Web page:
Risk and Effectiveness Information in Promotional Labeling and Marketing Claims-

A draft guidance published by FDA in 2009 describes factors the FDA considers when evaluating advertisement and promotional labeling for prescription drugs, advertisement for restricted medical devices and promotional labeling for all medical devices. So why take look at the draft guidance now? A review of the Drug Marketing and Warning Letters Office of Prescription Drug Promotion (OPDP) provides a reminder that history repeats itself.  Both the draft guidance and OPDP provide numerous examples to aid sponsors in developing promotional labels and advertisements.  Prescription and medical device promotion is complex and there are many factors (not listed here) detailed in the draft guidance that should be considered when developing promotional materials to avoid misbranding.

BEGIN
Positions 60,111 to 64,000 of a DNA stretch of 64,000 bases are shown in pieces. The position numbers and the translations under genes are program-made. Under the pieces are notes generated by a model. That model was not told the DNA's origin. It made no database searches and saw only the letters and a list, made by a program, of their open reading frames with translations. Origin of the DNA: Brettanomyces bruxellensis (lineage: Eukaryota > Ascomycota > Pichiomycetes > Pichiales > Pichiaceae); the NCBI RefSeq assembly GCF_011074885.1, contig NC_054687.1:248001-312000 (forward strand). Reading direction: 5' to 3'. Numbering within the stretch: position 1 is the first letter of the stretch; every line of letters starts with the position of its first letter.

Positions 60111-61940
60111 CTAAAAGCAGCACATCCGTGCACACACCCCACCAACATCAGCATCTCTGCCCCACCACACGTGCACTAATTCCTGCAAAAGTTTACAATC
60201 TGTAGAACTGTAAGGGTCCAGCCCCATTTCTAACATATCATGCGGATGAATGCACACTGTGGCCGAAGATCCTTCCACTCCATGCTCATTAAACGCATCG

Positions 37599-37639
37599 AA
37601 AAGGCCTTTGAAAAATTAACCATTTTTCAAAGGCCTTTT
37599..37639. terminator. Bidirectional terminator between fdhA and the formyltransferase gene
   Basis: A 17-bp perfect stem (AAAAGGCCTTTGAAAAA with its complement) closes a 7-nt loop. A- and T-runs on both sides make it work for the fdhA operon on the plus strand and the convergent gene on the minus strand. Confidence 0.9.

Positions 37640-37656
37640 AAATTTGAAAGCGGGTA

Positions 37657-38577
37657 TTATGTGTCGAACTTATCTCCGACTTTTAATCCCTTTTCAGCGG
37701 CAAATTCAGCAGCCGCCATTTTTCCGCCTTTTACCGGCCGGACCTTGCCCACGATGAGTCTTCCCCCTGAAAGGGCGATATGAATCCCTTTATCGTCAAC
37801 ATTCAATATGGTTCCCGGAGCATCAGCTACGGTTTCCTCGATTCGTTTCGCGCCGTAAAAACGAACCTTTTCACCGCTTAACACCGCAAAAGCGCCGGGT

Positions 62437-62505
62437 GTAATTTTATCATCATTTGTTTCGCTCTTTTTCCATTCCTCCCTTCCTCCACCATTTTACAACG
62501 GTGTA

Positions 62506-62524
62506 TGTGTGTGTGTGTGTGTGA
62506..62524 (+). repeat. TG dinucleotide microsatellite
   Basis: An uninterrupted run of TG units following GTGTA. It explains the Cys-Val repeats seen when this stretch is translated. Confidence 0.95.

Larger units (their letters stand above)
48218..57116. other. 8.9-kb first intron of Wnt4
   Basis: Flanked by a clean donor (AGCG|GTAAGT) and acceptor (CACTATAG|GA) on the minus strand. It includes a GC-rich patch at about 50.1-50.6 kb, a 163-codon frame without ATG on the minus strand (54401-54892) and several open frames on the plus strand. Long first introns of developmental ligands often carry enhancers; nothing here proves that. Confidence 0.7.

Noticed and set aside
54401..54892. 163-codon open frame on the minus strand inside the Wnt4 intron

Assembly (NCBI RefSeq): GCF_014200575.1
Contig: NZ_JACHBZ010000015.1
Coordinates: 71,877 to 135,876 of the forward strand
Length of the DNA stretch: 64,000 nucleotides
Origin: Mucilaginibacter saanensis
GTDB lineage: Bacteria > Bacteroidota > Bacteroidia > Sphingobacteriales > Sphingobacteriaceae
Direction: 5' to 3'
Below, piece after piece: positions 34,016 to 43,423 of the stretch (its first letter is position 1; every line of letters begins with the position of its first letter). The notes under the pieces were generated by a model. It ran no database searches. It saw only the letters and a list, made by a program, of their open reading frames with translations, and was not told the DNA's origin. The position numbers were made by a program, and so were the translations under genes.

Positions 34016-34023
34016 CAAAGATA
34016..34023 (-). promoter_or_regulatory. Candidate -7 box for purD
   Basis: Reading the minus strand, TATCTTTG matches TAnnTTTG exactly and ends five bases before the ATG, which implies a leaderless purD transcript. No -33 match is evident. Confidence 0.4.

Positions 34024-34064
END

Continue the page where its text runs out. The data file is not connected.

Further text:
Both FDA and the FTC review the “net impression” in Direct to Consumer advertising seen by consumers and health care providers. Net impression is defined as an assessment of the “piece as a whole.” The advertising should convey accurate and non-misleading impression of benefit and risk?  In comparison, the FTC uses the interpretation of net impression to determine whether the promotional piece is likely to mislead a consumer. 

Under FD& C Act promotional materials must comply with the following or the drug or device is considered misbranded:

·         Cannot be false or misleading in any particular

·         Must reveal material facts about the product being promoted, including facts about the consequences that can result from use of the product as suggested in the promotional piece

·         Should present information about effectiveness and information about risk in a balanced manner

If you see yourself needing assistance in preparing and reviewing promotional labeling and advertising, Kinexum experts can assist you with the complexities.